A pleasant night was had at the Harts Head. Excellent food and several pints of Copper Dragon Golden Pippin.

Steve had organised our accommodation based largely on the CAMRA pub guide, so the beers were local and good!

Too good in fact. Next morning I felt a bit rough. A Full English would soon sort it out I reasoned. It didn’t and I was to struggle all day.

Not good really because today was the hills!

Steve leaves our overnight accommodation

The bulk of the climbing on this ride is concentrated into the first 60 miles. We were at mile 34 so you can see from the profile below what was to come.

It started within the first mile. Half a mile later I was pushing, thankfully for the first and last time, as we climbed 600 feet over Crake Moor.

 Looking back to Settle on climb up Crake Moor

Steve disappears over the top

The wind continued to blow us on our way as we descended, very carefully because of the sideways gusts, into Airton. Near there we came across 3 other people doing the route, although in more luxury. They had no bags as someone was taking them to each overnight stop. Cheating in my view!

More climbing followed to Cracoe where we stopped for a cuppa, before another climb which took us out of Airedale steeply down to Burnsall in Wharfedale.

River Wharfe near Burnsall

Bryan presses on

18 hard miles done and in front of us the 10 mile stretch with 700 feet of climb over exposed moorland to Pateley Bridge. This was a hard stretch – straight roads with vicious crosswinds and a bit more traffic than I would have liked in those conditions.

On the climb from Burnsall

The final climb of the day followed as we headed up towards Brimham Rocks. It’s an interesting place of strange weathered rocks that draws flocks of tourists and climbers. The really interesting areas can only be seen by walking to them, but we didn’t have time as the rain clouds were beginning to gather so the photo below is the best I could get.

The traffic was heading for Stump Cross Caverns, a local tourist attraction.

We stopped there to shelter behind a wall for a break before we were able to stop pedalling for a few miles and use the brakes instead as we dropped very steeply into Pateley Bridge where we sought out a café for lunch.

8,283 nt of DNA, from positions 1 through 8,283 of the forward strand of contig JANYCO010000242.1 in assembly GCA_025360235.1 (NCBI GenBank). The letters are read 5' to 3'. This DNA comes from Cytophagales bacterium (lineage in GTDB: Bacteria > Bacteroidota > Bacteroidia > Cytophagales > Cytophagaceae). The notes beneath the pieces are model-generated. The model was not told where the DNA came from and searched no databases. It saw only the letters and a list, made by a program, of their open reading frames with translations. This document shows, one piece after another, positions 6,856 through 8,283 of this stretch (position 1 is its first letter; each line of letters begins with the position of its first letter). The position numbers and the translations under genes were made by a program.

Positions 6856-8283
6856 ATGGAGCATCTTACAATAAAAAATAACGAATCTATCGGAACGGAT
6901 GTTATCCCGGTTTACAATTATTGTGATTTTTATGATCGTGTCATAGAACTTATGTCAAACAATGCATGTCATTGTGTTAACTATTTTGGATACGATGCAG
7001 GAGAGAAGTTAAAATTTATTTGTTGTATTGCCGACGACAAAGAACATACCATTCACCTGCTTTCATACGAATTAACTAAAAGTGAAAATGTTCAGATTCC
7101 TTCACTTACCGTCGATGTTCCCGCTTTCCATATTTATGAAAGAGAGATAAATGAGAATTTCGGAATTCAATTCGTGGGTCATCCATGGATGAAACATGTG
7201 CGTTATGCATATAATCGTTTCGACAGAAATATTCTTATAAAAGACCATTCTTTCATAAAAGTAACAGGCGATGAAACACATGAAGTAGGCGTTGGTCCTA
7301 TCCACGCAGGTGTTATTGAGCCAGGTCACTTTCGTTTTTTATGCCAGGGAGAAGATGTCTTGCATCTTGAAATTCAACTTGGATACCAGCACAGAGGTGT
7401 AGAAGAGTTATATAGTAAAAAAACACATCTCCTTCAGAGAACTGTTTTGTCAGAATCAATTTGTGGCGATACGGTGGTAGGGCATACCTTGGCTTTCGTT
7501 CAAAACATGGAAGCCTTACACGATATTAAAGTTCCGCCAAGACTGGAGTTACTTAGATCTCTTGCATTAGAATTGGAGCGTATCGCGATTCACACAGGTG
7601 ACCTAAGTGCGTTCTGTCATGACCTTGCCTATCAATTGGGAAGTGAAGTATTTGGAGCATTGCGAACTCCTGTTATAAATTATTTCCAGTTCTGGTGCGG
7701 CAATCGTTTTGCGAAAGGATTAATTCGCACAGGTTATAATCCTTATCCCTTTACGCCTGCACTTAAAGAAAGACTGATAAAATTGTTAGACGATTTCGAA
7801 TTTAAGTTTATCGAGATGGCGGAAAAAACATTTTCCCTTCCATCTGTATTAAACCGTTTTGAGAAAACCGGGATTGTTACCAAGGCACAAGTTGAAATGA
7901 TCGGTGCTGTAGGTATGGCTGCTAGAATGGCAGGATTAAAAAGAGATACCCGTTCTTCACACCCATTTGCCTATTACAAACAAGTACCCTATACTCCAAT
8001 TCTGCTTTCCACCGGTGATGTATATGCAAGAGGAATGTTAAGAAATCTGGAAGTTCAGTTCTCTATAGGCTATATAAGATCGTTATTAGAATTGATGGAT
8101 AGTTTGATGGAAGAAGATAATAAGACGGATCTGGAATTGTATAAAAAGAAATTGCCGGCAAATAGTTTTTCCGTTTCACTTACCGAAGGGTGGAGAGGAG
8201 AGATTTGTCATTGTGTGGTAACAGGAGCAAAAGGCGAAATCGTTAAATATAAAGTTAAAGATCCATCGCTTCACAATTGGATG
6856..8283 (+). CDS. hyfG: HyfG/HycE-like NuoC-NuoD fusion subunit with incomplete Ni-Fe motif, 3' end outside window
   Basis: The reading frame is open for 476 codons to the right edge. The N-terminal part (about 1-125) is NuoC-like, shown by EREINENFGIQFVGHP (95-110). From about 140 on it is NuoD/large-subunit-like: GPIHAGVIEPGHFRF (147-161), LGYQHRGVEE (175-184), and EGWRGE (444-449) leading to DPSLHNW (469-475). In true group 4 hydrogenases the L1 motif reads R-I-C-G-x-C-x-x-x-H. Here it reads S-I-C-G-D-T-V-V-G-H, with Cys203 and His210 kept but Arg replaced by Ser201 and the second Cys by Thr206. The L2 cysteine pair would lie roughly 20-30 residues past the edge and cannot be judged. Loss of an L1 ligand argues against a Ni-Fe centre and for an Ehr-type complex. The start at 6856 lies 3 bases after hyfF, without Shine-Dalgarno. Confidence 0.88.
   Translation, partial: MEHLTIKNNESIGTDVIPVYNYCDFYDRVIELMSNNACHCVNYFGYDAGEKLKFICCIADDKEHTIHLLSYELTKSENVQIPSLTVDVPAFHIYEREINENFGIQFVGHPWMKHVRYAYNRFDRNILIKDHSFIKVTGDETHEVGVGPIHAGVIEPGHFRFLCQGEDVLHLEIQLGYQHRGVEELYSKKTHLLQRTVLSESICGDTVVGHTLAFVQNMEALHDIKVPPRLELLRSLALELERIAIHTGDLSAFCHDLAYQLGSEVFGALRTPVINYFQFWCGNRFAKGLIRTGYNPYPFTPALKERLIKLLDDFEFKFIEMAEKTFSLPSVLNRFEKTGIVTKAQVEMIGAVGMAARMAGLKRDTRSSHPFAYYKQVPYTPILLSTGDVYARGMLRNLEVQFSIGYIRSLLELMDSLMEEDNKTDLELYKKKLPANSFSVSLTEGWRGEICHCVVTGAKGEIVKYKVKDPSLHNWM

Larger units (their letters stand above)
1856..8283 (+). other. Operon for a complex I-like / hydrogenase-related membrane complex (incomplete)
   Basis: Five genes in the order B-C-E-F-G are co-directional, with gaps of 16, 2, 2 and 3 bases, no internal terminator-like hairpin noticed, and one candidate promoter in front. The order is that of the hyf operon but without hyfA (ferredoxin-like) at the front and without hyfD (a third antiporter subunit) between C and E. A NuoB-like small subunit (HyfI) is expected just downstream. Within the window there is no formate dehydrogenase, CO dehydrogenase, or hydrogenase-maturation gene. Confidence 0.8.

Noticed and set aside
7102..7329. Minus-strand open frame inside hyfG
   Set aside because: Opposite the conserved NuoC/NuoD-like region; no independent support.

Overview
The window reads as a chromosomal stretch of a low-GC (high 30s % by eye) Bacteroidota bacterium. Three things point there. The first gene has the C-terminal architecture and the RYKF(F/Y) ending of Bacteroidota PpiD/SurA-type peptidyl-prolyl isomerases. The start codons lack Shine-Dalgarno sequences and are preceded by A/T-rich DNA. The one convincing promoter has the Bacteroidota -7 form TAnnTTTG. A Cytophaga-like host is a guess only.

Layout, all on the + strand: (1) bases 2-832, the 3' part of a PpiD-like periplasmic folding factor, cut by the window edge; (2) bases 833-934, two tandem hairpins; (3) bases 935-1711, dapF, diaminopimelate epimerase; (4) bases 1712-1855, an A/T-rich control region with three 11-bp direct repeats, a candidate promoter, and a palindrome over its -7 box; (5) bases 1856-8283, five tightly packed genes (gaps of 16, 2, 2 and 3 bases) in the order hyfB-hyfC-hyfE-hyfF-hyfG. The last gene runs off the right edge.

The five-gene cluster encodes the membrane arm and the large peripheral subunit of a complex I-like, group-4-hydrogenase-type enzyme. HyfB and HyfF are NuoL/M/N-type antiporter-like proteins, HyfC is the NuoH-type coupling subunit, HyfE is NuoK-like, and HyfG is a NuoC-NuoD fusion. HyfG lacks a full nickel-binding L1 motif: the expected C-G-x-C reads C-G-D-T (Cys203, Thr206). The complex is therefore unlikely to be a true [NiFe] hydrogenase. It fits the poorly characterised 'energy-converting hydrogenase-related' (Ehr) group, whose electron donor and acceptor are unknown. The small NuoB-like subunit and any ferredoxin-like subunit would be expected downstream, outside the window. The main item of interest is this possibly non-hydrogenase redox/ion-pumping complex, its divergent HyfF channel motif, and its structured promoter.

A roadside Brimham Rock!

5 minutes later and it was bucketing down. We sheltered under some trees and waited for the worst to pass before leaving the hills and heading down into Nidderdale and the Vale of York.

The weather closes in

View across the Vale of York

The final 18 miles or so of the day were, thankfully, on the flat. We dropped off the moor and the route took us through the delightful grounds of Studley Park, with stunning views to Ripon Cathedral, which we passed a few minutes later before reaching, after a 53 mile day (1,802 metres uphill), our overnight accommodation at the 13th century Black Bull Inn in Boroughbridge.

Ripon Cathedral from Studley Park

End of Day 2

Sadly my stomach had not recovered from the previous night so, whilst Steve enjoyed a few pints of the local brew, I made do with a coke! The food was excellent though and I managed to force down a very large portion of haddock and chips.

Day 3 dawned sunny and bright and only light winds. We left Boroughbridge and headed for York through quite little villages that I cycled to when I was a young lad to go fishing, or rather in my case to sit by the river catching nothing!

2 hours and 20 miles of steady riding brought us to the centre of York where we stopped for a cup of tea with old friends of mine, Steve and Linda Whitehead. Their house faces on to the River Ouse and in the flood of 1982 they, and many hundred other people, were flooded out. The river had peaked at 16ft 9ins above normal. Millions were spent in enhancing the flood defences. The work involved building a containing wall in their front garden. When a flood alert occurs the Council come along and bolt the gate to make the barrier complete (see photo below). The wall allowed for a flood level of 18ft, a level not reached since 1625. In 2000 it got very close – 17ft 9ins - and water was lapping the coping stones on top of the wall.

Leaving the Whitehead’s we passed York Minister and headed out towards Stamford Bridge along quiet roads and even on bridleways through fields.